England

World War One: The risks for women on the home front

  • 2 June 2014
  • From the section England
Workers at the munitions factory near Banbury
Image caption Thousands of women worked in munitions factories around England

Far away from the frontline, many of World War One's victims were women. Wives, girlfriends, mothers and sisters of troops often found themselves in high risk jobs at munitions factories, which were prone to deadly accidents.

The pupils at St Peter's Primary School in Ashton-under-Lyne are well aware of those stories from a century ago, as they rehearse their chorus over and over.

"Stay happy with your lives, but don't forget about the past," they sing, striving for perfection.

The choir is preparing for performances of the musical Blast, written by their teacher Mark Derbyshire. Blast tells the story of the 46 locals, many of them women, who were killed in an explosion at a TNT factory in 1917, just minutes from the school.

On 13 June that year, Hooley Hill Rubber and Chemical Works, standing yards from two gas storage tanks, caught fire and erupted within minutes.

"One of the crazy things is that the government at the time allowed a TNT factory in the middle of an urban area right next to two gasometers," Mr Derbyshire said.

"The building itself wasn't designed as a munitions factory, it was a converted mill and one of the major problems was the floors were wooden and obviously having nitric acid (TNT ingredient) near wood is very dangerous.

"The walls of the building didn't go right to the very top so any fire that started could spread very rapidly. The owners of the factory knew this and did everything they could to get these modifications done."

It is unlikely however, any changes could have stopped the disaster.

Image caption There was a "mass funeral" following the Ashton explosion in 1917

Five tonnes of TNT became unstable and the factory was ablaze within minutes. A horse-drawn fire tender was sent but could do little to calm the flames. Seven children from St Peter's were killed, some as they made their way home school.

Historian Alan Rose said there was a "mass funeral" with "more than 40 hearses lined up outside the town hall".

He acknowledges however, that while a sculpture now commemorates the dead there was a long period when local people "forgot" about the disaster.

Events happening away from the frontline were "pushed to the back of people's minds".

"Most of the victims, of course, were women. The majority of the workers in the factory were women," he explained.

'Canary babies'

Elsewhere, thousands of women and girls from around West Yorkshire worked at the Barnbow plant near Leeds where 37 women were killed in three separate explosions, between 1916 and 1918.

A memorial garden was eventually built to remember the tragedies of the 'Barnbow Lassies' after details of their deaths were kept secret until the war ended.

For some of the "munitionettes", as they became known, working in close proximity to TNT also had a startling effect on their children.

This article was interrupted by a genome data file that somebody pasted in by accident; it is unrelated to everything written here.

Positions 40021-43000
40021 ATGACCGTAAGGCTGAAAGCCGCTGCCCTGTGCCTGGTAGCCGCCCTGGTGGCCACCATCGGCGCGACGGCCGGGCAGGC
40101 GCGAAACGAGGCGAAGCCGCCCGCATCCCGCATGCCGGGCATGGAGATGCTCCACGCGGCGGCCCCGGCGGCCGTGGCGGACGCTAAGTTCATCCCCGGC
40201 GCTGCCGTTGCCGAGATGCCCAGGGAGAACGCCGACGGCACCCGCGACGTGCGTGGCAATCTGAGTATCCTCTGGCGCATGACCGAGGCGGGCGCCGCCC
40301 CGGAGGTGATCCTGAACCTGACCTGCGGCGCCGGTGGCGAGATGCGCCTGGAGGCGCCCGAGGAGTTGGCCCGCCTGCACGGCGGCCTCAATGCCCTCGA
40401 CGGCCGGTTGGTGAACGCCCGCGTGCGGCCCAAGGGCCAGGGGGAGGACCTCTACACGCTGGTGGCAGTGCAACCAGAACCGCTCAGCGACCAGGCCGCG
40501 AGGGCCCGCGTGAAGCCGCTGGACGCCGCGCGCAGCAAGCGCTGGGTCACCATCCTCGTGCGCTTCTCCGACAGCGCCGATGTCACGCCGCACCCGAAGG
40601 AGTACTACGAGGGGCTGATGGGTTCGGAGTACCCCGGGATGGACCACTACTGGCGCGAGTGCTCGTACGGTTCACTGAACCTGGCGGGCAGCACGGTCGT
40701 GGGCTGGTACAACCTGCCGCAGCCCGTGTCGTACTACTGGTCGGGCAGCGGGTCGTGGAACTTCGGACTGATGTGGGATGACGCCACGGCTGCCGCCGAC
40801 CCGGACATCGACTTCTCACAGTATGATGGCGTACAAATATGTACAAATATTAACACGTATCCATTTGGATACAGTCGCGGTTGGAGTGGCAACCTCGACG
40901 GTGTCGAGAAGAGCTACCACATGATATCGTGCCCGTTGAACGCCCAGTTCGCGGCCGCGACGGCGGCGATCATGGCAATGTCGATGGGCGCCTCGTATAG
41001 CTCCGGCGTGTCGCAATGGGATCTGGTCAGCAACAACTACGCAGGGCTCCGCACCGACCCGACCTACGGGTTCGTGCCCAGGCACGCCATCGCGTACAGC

Gladys Sangster, now aged in her late 90s, was born while her mother was working at National Filling Factory Number 9 near Banbury, Oxford.

"I was born when the war was still on and my skin was yellow," she said. "That's why we were called canary babies.

"Nearly every baby was born yellow. It gradually faded away. My mum told me you took it for granted, it happened and that was it."

Image caption Children born to women working in some factories were known as canary babies due to their yellow skin
Image caption The majority of the 4,000 employees at the factory in Corringham, Essex, were women

Dale Johnston, events and exhibitions manager at Banbury Museum, said: "Gladys' mother had been working with the chemicals at the factory.

"Many people will have had babies with jaundice, but this is chemically-induced yellow colouration of the skin."

The canary effect was replicated at other factories around the country and in some plants certain staff were paid danger money.

'Ladies of ill repute'

At the Kynoch factory in Corringham, Essex, women mixed and prepared the explosive that was then sent on to the munitions depots.

Jonathan Catton, curator of Thurrock Museum, said a minority of the employees there were prostitutes, who opted to take a job rather than go to jail.

"Ladies of ill repute who found themselves in the courts were given this opportunity to either go work for their country, or go to prison," he said.

"In Thurrock, there was increasing prostitution because so many soldiers were barracked nearby and the magistrates, allegedly, were giving women the option of going to work in these factories."

Most of the 4,000 staff were proud of their role in the war effort. There was certainly no doubting the risks they faced.

"Some of those ladies were paid extra because they were working in the most dangerous parts of the factory," Mr Catton said. "It was probably more dangerous than firing a gun, in a sense."

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